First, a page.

The demonstration that F1FO (F)-ATP synthase and adenine nucleotide translocase (ANT) can form Ca2+-activated, high-conductance channels in the inner membrane of mitochondria from a variety of eukaryotes led to renewed interest in the permeability transition (PT), a permeability increase mediated by the PT pore (PTP). The PT is a Ca2+-dependent permeability increase in the inner mitochondrial membrane whose function and underlying molecular mechanisms have challenged scientists for the last 70 years. Although most of our knowledge about the PTP comes from studies in mammals, recent data obtained in other species highlighted substantial differences that could be perhaps attributed to specific features of F-ATP synthase and/or ANT. Strikingly, the anoxia and salt-tolerant brine shrimp Artemia franciscana does not undergo a PT in spite of its ability to take up and store Ca2+ in mitochondria, and the anoxia-resistant Drosophila melanogaster displays a low-conductance, selective Ca2+-induced Ca2+ release channel rather than a PTP. In mammals, the PT provides a mechanism for the release of cytochrome c and other proapoptotic proteins and mediates various forms of cell death. In this review, we cover the features of the PT (or lack thereof) in mammals, yeast, Drosophila melanogaster, Artemia franciscana and Caenorhabditis elegans, and we discuss the presence of the intrinsic pathway of apoptosis and of other forms of cell death. We hope that this exercise may help elucidate the function(s) of the PT and its possible role in evolution and inspire further tests to define its molecular nature.

The Haves and Have-Nots: The Mitochondrial Permeability Transition Pore across Species

Lippe G.;
2023-01-01

Abstract

The demonstration that F1FO (F)-ATP synthase and adenine nucleotide translocase (ANT) can form Ca2+-activated, high-conductance channels in the inner membrane of mitochondria from a variety of eukaryotes led to renewed interest in the permeability transition (PT), a permeability increase mediated by the PT pore (PTP). The PT is a Ca2+-dependent permeability increase in the inner mitochondrial membrane whose function and underlying molecular mechanisms have challenged scientists for the last 70 years. Although most of our knowledge about the PTP comes from studies in mammals, recent data obtained in other species highlighted substantial differences that could be perhaps attributed to specific features of F-ATP synthase and/or ANT. Strikingly, the anoxia and salt-tolerant brine shrimp Artemia franciscana does not undergo a PT in spite of its ability to take up and store Ca2+ in mitochondria, and the anoxia-resistant Drosophila melanogaster displays a low-conductance, selective Ca2+-induced Ca2+ release channel rather than a PTP. In mammals, the PT provides a mechanism for the release of cytochrome c and other proapoptotic proteins and mediates various forms of cell death. In this review, we cover the features of the PT (or lack thereof) in mammals, yeast, Drosophila melanogaster, Artemia franciscana and Caenorhabditis elegans, and we discuss the presence of the intrinsic pathway of apoptosis and of other forms of cell death. We hope that this exercise may help elucidate the function(s) of the PT and its possible role in evolution and inspire further tests to define its molecular nature.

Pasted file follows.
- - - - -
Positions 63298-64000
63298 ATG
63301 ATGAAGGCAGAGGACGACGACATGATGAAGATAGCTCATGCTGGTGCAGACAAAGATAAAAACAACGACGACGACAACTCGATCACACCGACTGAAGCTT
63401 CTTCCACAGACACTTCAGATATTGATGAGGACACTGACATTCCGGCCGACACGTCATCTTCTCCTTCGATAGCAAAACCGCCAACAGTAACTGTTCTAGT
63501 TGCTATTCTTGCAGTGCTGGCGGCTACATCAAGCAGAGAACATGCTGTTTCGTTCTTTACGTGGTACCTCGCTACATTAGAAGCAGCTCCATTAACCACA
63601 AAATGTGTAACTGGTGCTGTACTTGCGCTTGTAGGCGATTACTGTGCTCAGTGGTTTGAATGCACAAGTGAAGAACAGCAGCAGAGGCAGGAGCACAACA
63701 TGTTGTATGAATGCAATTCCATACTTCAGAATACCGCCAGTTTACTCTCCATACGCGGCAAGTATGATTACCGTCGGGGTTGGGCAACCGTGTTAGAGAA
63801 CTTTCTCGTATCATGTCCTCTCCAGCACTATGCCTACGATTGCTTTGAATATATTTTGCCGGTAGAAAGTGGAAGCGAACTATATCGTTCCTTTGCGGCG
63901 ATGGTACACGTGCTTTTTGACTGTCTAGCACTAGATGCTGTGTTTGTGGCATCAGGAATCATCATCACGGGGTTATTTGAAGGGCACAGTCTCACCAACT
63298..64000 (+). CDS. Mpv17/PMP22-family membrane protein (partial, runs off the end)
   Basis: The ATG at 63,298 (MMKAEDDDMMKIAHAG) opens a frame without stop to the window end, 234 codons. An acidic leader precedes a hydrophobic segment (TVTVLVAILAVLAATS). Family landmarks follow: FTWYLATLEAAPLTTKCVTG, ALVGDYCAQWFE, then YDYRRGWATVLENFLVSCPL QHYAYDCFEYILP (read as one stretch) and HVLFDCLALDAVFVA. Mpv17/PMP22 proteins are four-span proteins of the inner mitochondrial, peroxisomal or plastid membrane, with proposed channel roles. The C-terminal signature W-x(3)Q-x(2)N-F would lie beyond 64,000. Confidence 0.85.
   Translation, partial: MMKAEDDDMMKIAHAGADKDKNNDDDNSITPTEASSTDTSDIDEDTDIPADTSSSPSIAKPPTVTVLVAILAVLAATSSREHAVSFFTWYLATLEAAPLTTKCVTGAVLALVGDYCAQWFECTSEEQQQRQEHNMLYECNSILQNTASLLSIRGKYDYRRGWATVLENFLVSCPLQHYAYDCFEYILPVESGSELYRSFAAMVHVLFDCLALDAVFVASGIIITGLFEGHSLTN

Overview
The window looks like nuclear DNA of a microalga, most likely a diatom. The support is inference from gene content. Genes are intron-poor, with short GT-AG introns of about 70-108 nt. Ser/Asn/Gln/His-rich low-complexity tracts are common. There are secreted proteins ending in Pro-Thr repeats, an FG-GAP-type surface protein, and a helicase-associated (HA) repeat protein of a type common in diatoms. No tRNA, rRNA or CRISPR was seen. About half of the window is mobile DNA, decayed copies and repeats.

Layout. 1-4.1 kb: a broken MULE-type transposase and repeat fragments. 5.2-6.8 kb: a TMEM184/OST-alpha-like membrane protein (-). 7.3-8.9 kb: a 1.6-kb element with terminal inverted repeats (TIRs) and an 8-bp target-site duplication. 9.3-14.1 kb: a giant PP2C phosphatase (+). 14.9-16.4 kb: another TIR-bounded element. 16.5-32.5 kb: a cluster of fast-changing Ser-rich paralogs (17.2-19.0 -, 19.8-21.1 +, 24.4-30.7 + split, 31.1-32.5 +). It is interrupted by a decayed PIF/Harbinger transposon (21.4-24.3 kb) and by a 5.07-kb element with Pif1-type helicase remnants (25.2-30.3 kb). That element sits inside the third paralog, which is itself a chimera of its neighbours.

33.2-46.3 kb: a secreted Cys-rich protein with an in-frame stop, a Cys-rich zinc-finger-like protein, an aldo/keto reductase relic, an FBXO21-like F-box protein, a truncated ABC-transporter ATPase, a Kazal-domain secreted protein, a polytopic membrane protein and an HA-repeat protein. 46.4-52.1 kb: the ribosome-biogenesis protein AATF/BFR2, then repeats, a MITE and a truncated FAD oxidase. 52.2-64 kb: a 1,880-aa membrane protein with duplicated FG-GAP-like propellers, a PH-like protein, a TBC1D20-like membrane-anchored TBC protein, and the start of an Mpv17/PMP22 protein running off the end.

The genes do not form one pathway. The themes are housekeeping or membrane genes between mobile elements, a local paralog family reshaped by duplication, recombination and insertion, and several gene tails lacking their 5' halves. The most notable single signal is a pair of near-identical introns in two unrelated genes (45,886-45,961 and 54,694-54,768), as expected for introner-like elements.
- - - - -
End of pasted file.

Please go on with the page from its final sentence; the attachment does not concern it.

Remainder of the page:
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Utilizza questo identificativo per citare o creare un link a questo documento: https://hdl.handle.net/11390/1252148
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